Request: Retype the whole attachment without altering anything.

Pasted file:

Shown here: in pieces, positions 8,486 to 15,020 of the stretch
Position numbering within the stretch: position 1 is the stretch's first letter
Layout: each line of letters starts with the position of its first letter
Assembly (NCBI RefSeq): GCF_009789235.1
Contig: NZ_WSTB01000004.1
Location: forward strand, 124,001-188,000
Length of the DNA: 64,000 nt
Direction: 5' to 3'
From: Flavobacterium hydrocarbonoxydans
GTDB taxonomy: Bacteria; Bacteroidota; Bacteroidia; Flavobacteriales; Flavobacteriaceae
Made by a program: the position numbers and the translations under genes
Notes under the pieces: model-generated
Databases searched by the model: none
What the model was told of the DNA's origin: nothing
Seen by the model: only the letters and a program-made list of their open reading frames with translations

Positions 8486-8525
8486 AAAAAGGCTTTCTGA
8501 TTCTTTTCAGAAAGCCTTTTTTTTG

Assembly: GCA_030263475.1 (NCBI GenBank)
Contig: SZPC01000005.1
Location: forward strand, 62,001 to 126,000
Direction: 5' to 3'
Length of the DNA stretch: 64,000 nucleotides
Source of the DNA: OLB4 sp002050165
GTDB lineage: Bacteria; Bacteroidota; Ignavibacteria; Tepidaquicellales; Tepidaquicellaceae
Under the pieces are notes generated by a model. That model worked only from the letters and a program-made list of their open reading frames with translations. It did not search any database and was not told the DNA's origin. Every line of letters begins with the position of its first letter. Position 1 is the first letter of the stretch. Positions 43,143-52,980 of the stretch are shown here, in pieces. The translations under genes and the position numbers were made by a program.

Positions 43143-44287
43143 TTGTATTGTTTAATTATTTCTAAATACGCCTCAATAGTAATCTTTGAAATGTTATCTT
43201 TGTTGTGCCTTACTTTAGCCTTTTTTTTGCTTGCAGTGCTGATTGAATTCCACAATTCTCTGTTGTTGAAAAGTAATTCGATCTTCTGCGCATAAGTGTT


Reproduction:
Shown here: in pieces, positions 8,486 to 15,020 of the stretch
Position numbering within the stretch: position 1 is the stretch's first letter
Layout: each line of letters starts with the position of its first letter
Assembly (NCBI RefSeq): GCF_009789235.1
Contig: NZ_WSTB01000004.1
Location: forward strand, 124,001-188,000
Length of the DNA: 64,000 nt
Direction: 5' to 3'
From: Flavobacterium hydrocarbonoxydans
GTDB taxonomy: Bacteria; Bacteroidota; Bacteroidia; Flavobacteriales; Flavobacteriaceae
Made by a program: the position numbers and the translations under genes
Notes under the pieces: model-generated
Databases searched by the model: none
What the model was told of the DNA's origin: nothing
Seen by the model: only the letters and a program-made list of their open reading frames with translations

Positions 8486-8525
8486 AAAAAGGCTTTCTGA
8501 TTCTTTTCAGAAAGCCTTTTTTTTG

Assembly: GCA_030263475.1 (NCBI GenBank)
Contig: SZPC01000005.1
Location: forward strand, 62,001 to 126,000
Direction: 5' to 3'
Length of the DNA stretch: 64,000 nucleotides
Source of the DNA: OLB4 sp002050165
GTDB lineage: Bacteria; Bacteroidota; Ignavibacteria; Tepidaquicellales; Tepidaquicellaceae
Under the pieces are notes generated by a model. That model worked only from the letters and a program-made list of their open reading frames with translations. It did not search any database and was not told the DNA's origin. Every line of letters begins with the position of its first letter. Position 1 is the first letter of the stretch. Positions 43,143-52,980 of the stretch are shown here, in pieces. The translations under genes and the position numbers were made by a program.

Positions 43143-44287
43143 TTGTATTGTTTAATTATTTCTAAATACGCCTCAATAGTAATCTTTGAAATGTTATCTT
43201 TGTTGTGCCTTACTTTAGCCTTTTTTTTGCTTGCAGTGCTGATTGAATTCCACAATTCTCTGTTGTTGAAAAGTAATTCGATCTTCTGCGCATAAGTGTT